Projection drops considerably after the first two hours.
A berry floral in the manner of much cheaper celebuscents (ie plenty of clean musks attempting to give it the presence it lacks) which begs the question why anyone would pay what Marly demands for this.
A raspberry and blackcurrant accented rose with a touch of candyfloss in the heart; it isn’t awful, just underwhelming. The musky halo is not unlike the fug that seems to permanently inhabit mainstream perfume shops.
Modest muguet, clean and light, which fails to raise the requisite fuss for this price point (I’m writing about the EDP). Has a touch of something fruity lying underneath that keeps turning to plastic and then back again.
A gauzy woody that wears cool and summery, and requires abundant spraying, the EDP designation notwithstanding. Drier, less sappy than Giacobetti’s other fig – Philosykos – but also sadly with a somewhat more subdued personality. This is so discreet and ‘office friendly’ many will find it timid.
The notes are fine – a fig theme that is more about the tree than the fruit, traces of something grassy and herbal (almost like purslane), coconut foam so light it shouldn’t really bother those who hate the sun tan lotion associations, all wrapped at first in a dryness that cautions you not to light a match. Slowly that parched feel eases and we are in the cool shade of a fig tree, with a coy sweetness playing hide and seek at the heart.
Elfen Spring plays a neat trick taking rich, honeyed, overripe notes (melon, gardenia, tuberose) indicative of the sometimes cloying nature of summer’s plenty and magically cloaks then in a light aquatic veil. The aquatic note is beautifully handled, offering a cooling shimmer to the composition rather than the usual chemical nasal abrasion. And with hints of green from the muguet note, the composition feels remarkably organic. In the later stages when the notes get more uniformly blended, the muguet becomes the dominant impression of the perfume.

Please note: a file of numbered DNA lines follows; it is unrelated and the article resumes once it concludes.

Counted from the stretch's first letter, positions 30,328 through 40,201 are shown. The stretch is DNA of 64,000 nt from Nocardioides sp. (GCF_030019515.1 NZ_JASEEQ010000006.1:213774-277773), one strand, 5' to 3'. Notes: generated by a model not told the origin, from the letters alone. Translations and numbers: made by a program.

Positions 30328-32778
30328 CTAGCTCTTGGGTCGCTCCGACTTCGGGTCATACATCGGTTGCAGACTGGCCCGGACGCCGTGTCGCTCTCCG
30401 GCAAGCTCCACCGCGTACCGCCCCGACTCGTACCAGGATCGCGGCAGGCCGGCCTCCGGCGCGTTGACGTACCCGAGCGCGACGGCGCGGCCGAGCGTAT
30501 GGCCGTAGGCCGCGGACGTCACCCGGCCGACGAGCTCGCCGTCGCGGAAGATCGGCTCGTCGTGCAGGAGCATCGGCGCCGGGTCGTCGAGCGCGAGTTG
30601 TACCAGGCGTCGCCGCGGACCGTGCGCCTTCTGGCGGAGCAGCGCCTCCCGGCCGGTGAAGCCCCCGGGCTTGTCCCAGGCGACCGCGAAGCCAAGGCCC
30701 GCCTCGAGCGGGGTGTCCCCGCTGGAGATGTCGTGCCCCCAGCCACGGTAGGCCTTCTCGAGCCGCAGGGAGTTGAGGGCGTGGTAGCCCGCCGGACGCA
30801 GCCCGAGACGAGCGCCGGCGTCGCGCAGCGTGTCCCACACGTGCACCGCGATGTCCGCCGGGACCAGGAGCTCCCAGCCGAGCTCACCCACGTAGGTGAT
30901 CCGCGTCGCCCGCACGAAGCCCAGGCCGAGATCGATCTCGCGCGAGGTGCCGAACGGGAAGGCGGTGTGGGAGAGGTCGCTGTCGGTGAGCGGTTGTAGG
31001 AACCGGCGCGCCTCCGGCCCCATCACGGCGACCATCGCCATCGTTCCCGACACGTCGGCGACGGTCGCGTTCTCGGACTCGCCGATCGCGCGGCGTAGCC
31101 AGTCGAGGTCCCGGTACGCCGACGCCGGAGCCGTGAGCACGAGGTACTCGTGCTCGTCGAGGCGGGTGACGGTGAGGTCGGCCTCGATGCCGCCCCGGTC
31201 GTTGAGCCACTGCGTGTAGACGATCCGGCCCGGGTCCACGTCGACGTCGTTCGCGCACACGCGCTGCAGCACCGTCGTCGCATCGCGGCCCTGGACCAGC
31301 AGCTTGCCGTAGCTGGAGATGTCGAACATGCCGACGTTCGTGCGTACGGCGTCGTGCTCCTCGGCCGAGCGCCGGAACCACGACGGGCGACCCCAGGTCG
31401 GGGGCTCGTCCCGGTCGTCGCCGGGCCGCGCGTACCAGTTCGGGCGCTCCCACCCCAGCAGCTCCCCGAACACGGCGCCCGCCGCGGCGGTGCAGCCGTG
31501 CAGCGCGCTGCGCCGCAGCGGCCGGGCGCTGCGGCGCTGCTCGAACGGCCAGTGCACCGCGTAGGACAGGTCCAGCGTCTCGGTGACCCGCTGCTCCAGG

It is super sweet and yet not the usual syrupy mess; instead it is cooling and refreshing, fine and smooth. I’m sure many teenagers would love it but the composition has the poise to appeal to all ages.
Elfen Spring offers enchantment for high summer in its opening hours. But the later stages are not so stellar, where the life-prolonging clean musks and the dulling of the floral notes drag it into more familiar designer territory.
Alrighty, the princess was in a mighty vague mood over here, a blurry watercolour daydream of mauves and pinks having left her a bit dopy – so she asked her shadowy attendant to get her a petit portion of something vaguely fruity (like, yeah, whatever) to nibble on.
Sorry if the silliness of the name prompts my sneering, but frankly this half-starved offering deserves it. For this is a misty and pale violet (with some hairspray iris valiantly attempting to give it a bit of body) infused for a while with a bit of berryish fruitiness from below – it vanishes some time in. It is wash after wash of light, barely there, colour amounting to one almighty… erm, pale wash?
My point is that this is a completely inconsequential perfume which makes blankness an art form. Oud? Pfttt! There’s some clean, slightly peppery, wood in the base which does come up somewhat during the course of the wear, but don’t look for much more. What starts off as a fresh and vaporous violet with fruity tones, floats down onto a fluffed up bed of musky wood. It’s all so disorienting and formless, I felt I had been mildly sedated – not a good feeling when you’ve worn the damn thing in the morning. Fortunately it only has an active life of about two hours.